Economic Risk Factor Update: November 2014

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Includes: DIA, IWM, QQQ, SPY, UUP
by: Brad McMillan

This article originally appeared on the Independent Observer Blog

It’s time for our monthly update on risk factors that have proven to be reliable indicators of economic trouble ahead. As expected, the data hasn’t changed much from last month—it remains encouraging in almost all areas and, in many cases, has continued to improve—but it’s still important to keep an eye on things.

Heading into November, the economic forecast remains good after a news-heavy October.

The Service Sector

Signal: Green light

Although it dropped slightly from last month, service sector data remains close to an eight-year high (and near its highest level since the financial crisis). Continued strength is consistent with business confidence; as a representative sample of the largest sector of business, this is an important leading indicator.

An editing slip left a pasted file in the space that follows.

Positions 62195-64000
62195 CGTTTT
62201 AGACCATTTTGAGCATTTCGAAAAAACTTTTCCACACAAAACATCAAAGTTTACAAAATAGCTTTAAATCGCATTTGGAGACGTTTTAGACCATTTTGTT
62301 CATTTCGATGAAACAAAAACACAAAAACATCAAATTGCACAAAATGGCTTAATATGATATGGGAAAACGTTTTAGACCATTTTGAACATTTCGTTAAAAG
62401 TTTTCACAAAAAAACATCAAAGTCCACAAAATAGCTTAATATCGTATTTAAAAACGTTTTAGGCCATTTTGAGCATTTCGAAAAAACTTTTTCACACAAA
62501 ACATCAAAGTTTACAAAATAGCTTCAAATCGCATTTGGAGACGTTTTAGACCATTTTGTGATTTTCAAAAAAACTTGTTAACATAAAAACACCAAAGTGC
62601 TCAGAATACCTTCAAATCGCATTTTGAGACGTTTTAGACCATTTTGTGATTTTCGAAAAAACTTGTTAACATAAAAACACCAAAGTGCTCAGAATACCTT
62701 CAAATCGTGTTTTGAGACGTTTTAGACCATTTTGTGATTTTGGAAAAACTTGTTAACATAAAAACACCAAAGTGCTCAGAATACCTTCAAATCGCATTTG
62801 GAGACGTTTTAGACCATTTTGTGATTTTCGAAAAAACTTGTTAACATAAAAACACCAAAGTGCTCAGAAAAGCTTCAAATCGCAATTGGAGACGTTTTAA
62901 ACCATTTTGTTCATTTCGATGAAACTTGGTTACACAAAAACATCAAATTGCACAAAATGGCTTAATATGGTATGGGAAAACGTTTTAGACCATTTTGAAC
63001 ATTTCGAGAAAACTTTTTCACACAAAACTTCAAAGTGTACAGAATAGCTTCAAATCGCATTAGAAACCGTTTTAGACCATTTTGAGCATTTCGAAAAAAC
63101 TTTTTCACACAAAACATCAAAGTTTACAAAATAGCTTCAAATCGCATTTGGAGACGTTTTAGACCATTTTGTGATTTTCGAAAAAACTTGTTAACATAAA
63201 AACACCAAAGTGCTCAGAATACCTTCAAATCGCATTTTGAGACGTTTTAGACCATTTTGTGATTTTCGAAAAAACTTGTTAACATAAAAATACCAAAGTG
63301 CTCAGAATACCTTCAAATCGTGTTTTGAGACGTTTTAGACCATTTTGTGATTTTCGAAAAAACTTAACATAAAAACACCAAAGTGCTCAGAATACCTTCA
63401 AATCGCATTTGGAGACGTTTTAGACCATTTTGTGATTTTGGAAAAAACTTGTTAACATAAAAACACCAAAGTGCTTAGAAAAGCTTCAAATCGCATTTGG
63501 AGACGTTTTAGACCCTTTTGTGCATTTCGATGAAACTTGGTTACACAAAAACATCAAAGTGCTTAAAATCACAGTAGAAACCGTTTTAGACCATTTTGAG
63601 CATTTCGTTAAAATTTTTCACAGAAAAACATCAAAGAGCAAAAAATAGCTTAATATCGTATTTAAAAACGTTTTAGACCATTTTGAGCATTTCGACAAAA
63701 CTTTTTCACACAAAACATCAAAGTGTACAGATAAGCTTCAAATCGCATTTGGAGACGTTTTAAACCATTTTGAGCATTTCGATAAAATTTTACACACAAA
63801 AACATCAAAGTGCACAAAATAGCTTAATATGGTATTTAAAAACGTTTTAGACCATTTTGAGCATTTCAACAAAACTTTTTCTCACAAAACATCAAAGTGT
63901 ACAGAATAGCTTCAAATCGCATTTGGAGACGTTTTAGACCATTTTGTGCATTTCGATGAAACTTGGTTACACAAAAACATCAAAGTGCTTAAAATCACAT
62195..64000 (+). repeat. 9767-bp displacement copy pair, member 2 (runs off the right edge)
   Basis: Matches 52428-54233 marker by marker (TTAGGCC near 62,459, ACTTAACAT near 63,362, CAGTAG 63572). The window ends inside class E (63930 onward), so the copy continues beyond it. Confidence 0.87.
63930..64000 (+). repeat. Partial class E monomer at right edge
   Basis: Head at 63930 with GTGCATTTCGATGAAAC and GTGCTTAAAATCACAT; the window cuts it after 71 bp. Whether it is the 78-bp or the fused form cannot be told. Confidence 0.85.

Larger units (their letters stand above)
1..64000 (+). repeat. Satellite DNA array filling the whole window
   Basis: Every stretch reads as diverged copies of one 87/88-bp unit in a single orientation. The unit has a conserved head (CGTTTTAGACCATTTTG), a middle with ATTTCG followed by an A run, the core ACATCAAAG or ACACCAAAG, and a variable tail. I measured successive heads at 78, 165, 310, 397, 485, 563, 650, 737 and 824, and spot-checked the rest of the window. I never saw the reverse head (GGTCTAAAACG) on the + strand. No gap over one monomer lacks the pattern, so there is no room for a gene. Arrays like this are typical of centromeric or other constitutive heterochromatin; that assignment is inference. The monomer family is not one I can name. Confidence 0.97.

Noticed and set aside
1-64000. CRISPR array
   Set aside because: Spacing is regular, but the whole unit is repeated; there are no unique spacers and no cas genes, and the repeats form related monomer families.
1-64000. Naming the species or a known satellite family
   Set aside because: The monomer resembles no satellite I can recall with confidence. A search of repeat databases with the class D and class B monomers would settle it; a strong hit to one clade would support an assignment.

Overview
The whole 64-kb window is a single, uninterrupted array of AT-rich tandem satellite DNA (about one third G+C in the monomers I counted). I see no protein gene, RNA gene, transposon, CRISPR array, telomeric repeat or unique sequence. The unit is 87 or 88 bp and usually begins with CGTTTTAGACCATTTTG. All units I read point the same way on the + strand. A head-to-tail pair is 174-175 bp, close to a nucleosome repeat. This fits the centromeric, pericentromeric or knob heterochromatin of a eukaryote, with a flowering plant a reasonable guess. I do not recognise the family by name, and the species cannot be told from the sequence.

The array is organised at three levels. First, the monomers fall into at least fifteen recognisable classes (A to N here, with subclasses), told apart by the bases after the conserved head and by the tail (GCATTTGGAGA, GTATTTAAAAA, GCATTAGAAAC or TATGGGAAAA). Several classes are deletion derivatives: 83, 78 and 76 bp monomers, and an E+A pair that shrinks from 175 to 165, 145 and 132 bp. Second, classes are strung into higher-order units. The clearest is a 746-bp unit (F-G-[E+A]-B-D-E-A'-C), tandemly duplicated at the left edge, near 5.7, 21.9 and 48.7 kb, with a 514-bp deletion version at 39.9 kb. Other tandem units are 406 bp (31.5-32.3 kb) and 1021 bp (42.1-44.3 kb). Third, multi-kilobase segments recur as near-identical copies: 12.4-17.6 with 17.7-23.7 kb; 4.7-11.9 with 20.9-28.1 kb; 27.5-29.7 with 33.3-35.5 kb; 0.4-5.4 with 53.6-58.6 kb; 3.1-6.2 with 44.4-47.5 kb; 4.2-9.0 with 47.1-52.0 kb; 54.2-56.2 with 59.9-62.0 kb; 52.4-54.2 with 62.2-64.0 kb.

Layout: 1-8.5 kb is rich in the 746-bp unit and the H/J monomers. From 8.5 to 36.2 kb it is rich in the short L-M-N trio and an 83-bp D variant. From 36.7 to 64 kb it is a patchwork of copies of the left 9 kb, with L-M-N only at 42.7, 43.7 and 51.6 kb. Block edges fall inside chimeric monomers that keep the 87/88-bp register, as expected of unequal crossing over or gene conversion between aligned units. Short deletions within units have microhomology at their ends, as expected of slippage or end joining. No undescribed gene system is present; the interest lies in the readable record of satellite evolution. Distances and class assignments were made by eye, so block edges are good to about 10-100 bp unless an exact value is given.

Private Employment: Annual Change

Signal: Green light

Private employment growth year-on-year continues to increase, reaching its highest levels since 2012. With the annual figure, these changes are slower and smaller than those we see in more frequently reported data, but the trend continues to be in the right direction.

Private Employment: Monthly Change

Signal: Green light

These are the same numbers as in the previous chart, but on a month-to-month basis, which can provide a better short-term signal. The strong September employment report came as a relief after August’s weaker number, and the signs are positive for a healthy October print. Total employment growth continues to be strong.

Yield Curve (10-Year Minus 3-Month Treasury Rates)

Signal: Green light

Rates ticked down significantly over the past month but then recovered for a relatively small decline overall. The spread between long-term rates and short-term rates remains at healthy levels. This metric hasn’t yet changed with the end of Federal Reserve bond-buying; as of right now, the markets don’t seem concerned.

Consumer Confidence: Annual Change

Signal: Green light

Consumer confidence rose again this past month, bringing the absolute level to the highest point since the financial crisis and pushing the annual growth rate back up. Given the many uncertainties consumers have faced lately, this is a significant improvement.

Conclusion: Still Going Strong

All of the major signs continue to be positive—notably, the improvement in consumer confidence despite the challenges of the past month. All in all, economic growth remains well supported across the board.